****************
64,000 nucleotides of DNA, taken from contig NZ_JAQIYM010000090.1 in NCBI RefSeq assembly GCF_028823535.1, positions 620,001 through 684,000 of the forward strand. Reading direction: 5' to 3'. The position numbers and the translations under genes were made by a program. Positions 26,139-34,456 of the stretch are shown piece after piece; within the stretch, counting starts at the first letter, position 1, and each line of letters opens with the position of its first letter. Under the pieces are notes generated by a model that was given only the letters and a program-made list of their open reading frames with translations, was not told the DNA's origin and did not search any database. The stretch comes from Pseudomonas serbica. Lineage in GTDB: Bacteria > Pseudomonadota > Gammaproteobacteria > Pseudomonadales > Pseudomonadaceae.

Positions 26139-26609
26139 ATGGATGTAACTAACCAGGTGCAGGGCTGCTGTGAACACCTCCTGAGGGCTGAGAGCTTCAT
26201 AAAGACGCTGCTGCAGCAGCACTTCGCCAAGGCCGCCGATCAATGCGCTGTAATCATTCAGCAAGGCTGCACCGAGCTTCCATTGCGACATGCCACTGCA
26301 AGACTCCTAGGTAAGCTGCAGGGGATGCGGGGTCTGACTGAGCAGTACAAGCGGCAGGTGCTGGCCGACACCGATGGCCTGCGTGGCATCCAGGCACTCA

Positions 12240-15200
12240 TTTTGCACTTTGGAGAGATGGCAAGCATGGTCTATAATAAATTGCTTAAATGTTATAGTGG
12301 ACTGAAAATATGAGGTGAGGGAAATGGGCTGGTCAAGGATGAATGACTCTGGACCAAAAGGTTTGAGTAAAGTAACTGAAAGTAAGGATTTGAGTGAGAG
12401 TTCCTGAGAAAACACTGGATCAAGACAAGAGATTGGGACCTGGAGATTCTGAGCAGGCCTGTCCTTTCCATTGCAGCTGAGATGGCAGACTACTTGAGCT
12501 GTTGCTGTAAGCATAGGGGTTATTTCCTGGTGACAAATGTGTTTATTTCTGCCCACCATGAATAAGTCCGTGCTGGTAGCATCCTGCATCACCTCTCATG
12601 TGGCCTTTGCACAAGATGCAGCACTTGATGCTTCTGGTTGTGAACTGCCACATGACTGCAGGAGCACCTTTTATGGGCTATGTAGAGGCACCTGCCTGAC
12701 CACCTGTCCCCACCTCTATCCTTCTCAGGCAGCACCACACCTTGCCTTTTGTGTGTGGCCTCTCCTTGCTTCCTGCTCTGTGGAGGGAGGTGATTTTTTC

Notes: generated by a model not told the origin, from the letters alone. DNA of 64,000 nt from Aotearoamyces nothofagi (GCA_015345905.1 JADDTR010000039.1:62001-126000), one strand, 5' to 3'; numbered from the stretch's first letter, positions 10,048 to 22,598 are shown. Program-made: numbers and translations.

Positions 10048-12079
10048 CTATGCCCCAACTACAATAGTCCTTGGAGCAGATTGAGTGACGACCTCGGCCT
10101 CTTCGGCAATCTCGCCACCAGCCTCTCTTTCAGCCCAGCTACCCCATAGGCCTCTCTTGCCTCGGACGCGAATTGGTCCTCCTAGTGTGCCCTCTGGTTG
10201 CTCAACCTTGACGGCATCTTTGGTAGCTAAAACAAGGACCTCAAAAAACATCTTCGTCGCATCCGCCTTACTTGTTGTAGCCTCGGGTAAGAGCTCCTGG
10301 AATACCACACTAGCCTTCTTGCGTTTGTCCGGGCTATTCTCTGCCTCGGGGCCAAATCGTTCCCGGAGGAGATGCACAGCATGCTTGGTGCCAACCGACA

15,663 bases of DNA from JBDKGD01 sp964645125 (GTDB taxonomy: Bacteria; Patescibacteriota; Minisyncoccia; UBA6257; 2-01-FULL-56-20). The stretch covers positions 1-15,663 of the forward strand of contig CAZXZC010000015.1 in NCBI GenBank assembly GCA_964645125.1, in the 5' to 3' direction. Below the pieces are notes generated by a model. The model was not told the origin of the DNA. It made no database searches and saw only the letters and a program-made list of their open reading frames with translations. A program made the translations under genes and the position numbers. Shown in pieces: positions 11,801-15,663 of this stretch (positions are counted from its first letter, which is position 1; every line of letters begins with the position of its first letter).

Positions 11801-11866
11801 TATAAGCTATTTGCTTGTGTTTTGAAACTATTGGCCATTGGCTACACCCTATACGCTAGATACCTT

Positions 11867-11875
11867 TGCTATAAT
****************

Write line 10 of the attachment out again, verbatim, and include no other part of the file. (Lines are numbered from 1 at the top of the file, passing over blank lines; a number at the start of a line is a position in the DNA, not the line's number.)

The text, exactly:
12501 GTTGCTGTAAGCATAGGGGTTATTTCCTGGTGACAAATGTGTTTATTTCTGCCCACCATGAATAAGTCCGTGCTGGTAGCATCCTGCATCACCTCTCATG